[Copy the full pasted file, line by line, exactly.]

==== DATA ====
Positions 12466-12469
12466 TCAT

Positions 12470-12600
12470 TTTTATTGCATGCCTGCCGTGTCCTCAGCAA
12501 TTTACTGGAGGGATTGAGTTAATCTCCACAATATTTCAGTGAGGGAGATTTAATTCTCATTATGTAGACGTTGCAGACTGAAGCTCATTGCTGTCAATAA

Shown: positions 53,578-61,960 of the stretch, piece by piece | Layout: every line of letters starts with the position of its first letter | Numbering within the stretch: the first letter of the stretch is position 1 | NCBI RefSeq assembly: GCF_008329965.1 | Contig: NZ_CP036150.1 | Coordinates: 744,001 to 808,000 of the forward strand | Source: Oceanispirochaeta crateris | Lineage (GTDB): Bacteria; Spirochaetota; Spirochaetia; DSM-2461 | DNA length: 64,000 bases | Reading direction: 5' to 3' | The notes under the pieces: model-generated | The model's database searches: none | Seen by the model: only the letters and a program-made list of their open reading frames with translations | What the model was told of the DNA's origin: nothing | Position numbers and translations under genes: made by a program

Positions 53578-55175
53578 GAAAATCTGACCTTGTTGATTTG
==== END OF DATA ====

Positions 12466-12469
12466 TCAT

Positions 12470-12600
12470 TTTTATTGCATGCCTGCCGTGTCCTCAGCAA
12501 TTTACTGGAGGGATTGAGTTAATCTCCACAATATTTCAGTGAGGGAGATTTAATTCTCATTATGTAGACGTTGCAGACTGAAGCTCATTGCTGTCAATAA

Shown: positions 53,578-61,960 of the stretch, piece by piece | Layout: every line of letters starts with the position of its first letter | Numbering within the stretch: the first letter of the stretch is position 1 | NCBI RefSeq assembly: GCF_008329965.1 | Contig: NZ_CP036150.1 | Coordinates: 744,001 to 808,000 of the forward strand | Source: Oceanispirochaeta crateris | Lineage (GTDB): Bacteria; Spirochaetota; Spirochaetia; DSM-2461 | DNA length: 64,000 bases | Reading direction: 5' to 3' | The notes under the pieces: model-generated | The model's database searches: none | Seen by the model: only the letters and a program-made list of their open reading frames with translations | What the model was told of the DNA's origin: nothing | Position numbers and translations under genes: made by a program

Positions 53578-55175
53578 GAAAATCTGACCTTGTTGATTTG